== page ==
The organisers of the History House conference this coming weekend are confident it will be a success.
The manager of the museum, Eve Chappel, said she reckoned that each session of “Many Cultures – One History” would have between 50 and 60 people attending.
She thought that one of the big attractions would be the opportunity to meet “top speakers” and people from other fields and places.
“One of the main things will be the opportunity to network and meet these people”, she said.
She has been the driving force for the conference as the manager of the History House and was recently bereaved but she is continuing to organise and energise.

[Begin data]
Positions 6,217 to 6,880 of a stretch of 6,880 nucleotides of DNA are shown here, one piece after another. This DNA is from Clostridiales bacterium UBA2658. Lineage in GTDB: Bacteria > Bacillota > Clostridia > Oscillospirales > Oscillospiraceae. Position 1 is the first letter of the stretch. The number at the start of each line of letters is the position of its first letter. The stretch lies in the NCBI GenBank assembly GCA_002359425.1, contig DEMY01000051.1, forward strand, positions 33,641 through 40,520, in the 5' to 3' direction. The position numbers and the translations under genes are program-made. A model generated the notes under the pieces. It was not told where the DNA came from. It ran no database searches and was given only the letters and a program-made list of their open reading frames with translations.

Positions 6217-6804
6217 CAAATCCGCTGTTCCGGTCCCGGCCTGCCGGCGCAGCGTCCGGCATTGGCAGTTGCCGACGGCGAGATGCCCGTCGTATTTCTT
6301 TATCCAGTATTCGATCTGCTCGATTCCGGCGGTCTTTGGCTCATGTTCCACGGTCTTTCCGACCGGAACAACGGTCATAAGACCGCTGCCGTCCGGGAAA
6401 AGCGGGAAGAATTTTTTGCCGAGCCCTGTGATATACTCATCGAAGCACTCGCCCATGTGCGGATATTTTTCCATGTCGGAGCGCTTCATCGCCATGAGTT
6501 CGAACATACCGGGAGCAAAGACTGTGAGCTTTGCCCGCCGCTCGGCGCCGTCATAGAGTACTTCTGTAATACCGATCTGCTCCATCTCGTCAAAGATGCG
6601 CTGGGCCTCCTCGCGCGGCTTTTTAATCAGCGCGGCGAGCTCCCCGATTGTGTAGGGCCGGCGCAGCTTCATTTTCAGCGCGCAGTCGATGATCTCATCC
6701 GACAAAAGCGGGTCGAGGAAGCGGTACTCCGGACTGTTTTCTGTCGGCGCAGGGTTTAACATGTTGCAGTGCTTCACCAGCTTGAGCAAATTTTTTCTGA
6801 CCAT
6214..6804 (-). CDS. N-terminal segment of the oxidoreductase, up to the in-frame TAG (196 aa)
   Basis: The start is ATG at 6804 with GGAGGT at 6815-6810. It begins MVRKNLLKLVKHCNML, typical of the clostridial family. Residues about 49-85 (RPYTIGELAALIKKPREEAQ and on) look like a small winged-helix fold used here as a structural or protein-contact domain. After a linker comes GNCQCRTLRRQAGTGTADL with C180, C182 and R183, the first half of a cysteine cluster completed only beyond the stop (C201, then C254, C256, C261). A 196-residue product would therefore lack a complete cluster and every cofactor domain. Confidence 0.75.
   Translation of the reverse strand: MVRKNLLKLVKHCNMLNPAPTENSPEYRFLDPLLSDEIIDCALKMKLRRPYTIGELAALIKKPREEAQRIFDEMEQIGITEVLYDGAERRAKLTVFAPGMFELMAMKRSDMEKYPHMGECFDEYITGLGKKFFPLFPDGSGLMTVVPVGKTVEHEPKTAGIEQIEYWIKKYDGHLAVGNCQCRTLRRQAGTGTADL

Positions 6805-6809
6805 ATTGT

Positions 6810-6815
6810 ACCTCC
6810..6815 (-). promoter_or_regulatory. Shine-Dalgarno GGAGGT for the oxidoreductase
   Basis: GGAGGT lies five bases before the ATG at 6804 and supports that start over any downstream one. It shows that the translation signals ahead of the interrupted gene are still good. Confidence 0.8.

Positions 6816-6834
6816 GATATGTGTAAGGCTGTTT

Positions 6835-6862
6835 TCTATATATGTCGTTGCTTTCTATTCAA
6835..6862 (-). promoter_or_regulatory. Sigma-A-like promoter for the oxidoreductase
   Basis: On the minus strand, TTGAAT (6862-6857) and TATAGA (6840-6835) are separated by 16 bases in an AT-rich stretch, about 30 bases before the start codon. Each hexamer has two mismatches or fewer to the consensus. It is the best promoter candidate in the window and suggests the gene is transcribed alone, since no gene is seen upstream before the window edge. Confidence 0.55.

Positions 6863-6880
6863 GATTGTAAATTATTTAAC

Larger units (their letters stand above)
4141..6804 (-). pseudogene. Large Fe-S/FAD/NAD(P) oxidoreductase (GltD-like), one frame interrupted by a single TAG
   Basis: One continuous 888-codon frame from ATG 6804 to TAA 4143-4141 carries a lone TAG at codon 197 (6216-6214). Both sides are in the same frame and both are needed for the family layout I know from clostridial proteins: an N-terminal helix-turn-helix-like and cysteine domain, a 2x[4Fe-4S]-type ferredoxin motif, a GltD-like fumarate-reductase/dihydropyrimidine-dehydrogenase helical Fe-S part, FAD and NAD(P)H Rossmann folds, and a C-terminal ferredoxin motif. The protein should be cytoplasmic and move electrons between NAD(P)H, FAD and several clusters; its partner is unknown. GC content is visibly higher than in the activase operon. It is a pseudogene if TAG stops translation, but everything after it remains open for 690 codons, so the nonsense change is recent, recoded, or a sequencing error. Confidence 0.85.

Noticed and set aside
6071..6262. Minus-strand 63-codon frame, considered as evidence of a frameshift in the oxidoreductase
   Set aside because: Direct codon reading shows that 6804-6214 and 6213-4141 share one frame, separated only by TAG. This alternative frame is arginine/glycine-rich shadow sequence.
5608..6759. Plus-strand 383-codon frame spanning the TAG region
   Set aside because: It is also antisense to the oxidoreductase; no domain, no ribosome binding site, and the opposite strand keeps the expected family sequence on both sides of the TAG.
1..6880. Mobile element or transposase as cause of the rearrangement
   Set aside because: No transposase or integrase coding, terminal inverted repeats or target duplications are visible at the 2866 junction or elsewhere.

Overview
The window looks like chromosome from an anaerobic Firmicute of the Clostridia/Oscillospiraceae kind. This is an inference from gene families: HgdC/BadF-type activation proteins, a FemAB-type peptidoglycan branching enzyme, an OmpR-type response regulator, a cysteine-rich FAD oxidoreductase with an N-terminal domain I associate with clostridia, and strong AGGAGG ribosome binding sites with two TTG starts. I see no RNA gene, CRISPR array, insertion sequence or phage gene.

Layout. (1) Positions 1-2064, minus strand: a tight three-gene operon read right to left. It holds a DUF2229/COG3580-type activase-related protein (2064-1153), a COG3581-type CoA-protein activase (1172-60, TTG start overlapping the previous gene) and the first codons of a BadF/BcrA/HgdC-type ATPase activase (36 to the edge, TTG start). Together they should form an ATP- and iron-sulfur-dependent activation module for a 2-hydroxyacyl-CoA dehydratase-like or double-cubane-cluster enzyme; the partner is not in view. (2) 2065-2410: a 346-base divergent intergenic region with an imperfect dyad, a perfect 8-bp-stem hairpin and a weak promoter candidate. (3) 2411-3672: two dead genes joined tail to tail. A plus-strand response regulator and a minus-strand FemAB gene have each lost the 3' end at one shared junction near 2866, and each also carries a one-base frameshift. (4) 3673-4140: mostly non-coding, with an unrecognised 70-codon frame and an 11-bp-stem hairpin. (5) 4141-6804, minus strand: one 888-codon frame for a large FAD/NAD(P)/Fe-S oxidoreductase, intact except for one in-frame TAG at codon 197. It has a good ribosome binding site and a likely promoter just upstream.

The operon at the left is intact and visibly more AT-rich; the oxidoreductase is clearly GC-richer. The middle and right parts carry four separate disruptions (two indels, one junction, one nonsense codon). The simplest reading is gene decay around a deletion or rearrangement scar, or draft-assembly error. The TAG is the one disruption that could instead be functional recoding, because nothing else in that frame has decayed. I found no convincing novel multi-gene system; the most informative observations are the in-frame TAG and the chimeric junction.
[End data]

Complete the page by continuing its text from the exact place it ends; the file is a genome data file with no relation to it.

The aim is to present the history of this region without the dryness some history conferences involve – there is, for example, a session on food and how Scottish food got translated into Glen Innes and New England food.
The history will seem edible on the evening of March 17 when dinner is served under the title “From haggis to hominy – transporting tastes to new territories”.
There are sessions on Aboriginal history, old New England gardens, ho w soldiers kept in touch with families back home during the First World War. The whole event presents the human side of history in this area.
The main sessions will be on Saturday and Sunday at the Services Club (registration and payment for these is needed).
All our speakers are top speakers in their fields.Eve Chappell.